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Orion “rush project” featured in major newspaper

One of Orion’s customers, GE Power Systems, discovered that the bearing for a major power plant project in Vietnam was lost, which could create a serious delay in getting the plant on line. GE turned to Orion, which had built a similar bearing in the past. Orion responded by designing, building and delivering the 1000 lb bearing in record time: two weeks to the day from receipt of the order. Orion’s performance was so extraordinary that it was featured in a page 1 story in the Milwaukee Journal Sentinel’s Business Section. The full story is posted below.

Feature story printed in the Milwaukee Journal Sentinel on November 29, 2003.

Supplied on a moment´s notice Grafton manufacturer comes to the rescue when GE is confronted with a construction ´emergency´

When the builders of a $480 million power plant in Vietnam were assembling the various parts for a steam turbine, they quickly realized that something was missing.

Lost or stolen was a steel bearing that weighed more than 1,000 pounds and was more than 3 feet in diameter. Contractors looked everywhere for the beefy metal part, but nobody had a clue as to where it went.

"It was just not there," said Gary Wegner, vice president of sales at Orion Corp., a Grafton firm that designs and builds a broad selection of hydrodynamic bearings for manufacturers of turbines, electric motors, compressors, generators and other rotating machinery. Without the turbine bearing, construction of the power plant would have been stopped cold. The consortium of French and Japanese power companies developing the plant could have faced millions of dollars in losses for the delay. One of the project´s major suppliers, General Electric Power Systems, immediately contacted Orion Corp. for a replacement bearing.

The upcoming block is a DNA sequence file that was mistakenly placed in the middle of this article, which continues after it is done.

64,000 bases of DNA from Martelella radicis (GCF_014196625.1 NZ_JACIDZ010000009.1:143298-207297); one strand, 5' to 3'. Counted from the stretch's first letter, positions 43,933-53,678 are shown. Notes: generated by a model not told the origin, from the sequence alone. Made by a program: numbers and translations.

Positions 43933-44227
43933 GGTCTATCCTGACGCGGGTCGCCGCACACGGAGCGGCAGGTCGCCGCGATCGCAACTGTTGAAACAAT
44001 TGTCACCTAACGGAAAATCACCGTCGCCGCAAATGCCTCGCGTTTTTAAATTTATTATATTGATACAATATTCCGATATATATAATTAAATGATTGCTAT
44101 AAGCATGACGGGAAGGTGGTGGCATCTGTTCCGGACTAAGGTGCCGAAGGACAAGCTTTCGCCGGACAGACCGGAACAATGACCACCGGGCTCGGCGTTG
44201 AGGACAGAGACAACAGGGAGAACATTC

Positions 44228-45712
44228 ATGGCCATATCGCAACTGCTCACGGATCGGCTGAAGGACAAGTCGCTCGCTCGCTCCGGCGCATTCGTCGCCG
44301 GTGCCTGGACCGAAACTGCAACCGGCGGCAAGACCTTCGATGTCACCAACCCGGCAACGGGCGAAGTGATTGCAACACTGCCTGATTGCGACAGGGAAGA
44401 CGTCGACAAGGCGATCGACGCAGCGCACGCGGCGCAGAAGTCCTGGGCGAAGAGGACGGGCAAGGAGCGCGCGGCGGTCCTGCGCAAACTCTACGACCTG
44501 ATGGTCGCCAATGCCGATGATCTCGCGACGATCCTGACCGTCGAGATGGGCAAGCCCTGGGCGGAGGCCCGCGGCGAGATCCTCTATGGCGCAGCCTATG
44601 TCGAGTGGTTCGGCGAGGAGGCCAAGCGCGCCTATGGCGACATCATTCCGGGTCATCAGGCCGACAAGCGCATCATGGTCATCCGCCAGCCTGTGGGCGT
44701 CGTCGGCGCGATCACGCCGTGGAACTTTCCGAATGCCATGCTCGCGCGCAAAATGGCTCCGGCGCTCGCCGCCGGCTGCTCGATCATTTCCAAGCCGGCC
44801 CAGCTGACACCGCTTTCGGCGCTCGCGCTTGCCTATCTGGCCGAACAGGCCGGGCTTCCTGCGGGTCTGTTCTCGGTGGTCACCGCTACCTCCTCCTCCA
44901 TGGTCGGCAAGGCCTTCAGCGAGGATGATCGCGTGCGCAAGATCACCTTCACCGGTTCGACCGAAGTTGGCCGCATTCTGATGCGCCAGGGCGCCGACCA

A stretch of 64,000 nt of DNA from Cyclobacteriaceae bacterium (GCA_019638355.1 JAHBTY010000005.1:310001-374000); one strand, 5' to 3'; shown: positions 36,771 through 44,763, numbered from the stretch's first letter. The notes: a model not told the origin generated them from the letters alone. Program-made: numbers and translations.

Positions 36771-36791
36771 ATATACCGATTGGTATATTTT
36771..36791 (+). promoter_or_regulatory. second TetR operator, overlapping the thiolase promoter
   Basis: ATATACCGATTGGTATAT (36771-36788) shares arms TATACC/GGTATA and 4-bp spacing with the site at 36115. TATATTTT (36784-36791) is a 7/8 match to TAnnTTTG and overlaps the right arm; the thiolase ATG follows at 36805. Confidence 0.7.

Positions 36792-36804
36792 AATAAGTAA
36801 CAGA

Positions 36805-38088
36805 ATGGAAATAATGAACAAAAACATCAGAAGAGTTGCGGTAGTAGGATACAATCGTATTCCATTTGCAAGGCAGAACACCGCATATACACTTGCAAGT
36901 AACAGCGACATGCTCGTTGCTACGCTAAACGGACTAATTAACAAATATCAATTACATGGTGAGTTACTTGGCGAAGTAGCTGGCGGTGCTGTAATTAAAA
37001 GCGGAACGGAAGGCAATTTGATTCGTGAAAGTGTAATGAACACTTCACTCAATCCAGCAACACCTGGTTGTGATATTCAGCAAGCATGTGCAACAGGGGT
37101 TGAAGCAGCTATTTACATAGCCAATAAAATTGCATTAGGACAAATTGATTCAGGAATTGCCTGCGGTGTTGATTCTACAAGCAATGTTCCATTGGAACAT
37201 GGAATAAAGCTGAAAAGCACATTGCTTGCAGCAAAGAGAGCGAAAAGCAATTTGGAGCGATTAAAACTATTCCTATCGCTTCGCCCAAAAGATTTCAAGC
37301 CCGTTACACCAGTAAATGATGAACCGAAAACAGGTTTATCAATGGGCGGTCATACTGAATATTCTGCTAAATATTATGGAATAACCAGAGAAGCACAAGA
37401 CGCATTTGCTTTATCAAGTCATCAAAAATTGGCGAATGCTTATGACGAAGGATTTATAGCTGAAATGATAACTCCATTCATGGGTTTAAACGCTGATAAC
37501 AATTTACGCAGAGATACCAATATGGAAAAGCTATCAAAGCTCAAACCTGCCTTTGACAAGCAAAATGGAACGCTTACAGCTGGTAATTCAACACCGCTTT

Normally, it would have taken Orion about four months to design and build a specialized bearing of that size, Wegner said. But the company had supplied General Electric with a similar part two years earlier. By dusting off those plans, along with writing some new ones, Orion was able to design and build a bearing for the Vietnam power plant in less than two weeks.

Employees´ schedules were rearranged to work days, nights and weekends. Other projects were put on the back burner to meet General Electric´s two-week deadline, and the bearing was delivered Oct. 31.

Orion had done rush jobs before. But not for a bearing that big on that short of notice.

Many manufacturing companies are getting tighter deadlines, often as part of routine business, said Michael Klonsinski, executive director of Wisconsin Manufacturing Extension Partnership.

"And the emergencies, like the case of a missing bearing, happen more often than many people realize," he said.

The original $20,000 turbine bearing destined for the Vietnam power plant, not from Orion, wasn´t found. It could have been lost or stolen, Orion officials speculated. The gas-fired plant is being built about 50 miles from Ho Chi Minh City and is expected to be operational in 2004. It is supposed to reduce power shortages and strengthen industrial development.

Wisconsin companies are doing more business in Vietnam, although it´s small compared with the attention given to China, Klonsinski said.

Orion sells products in the United States, Europe and Asia. The company has about 100 employees at its Grafton headquarters and manufacturing plant. It has a smaller plant in Columbus, Neb.

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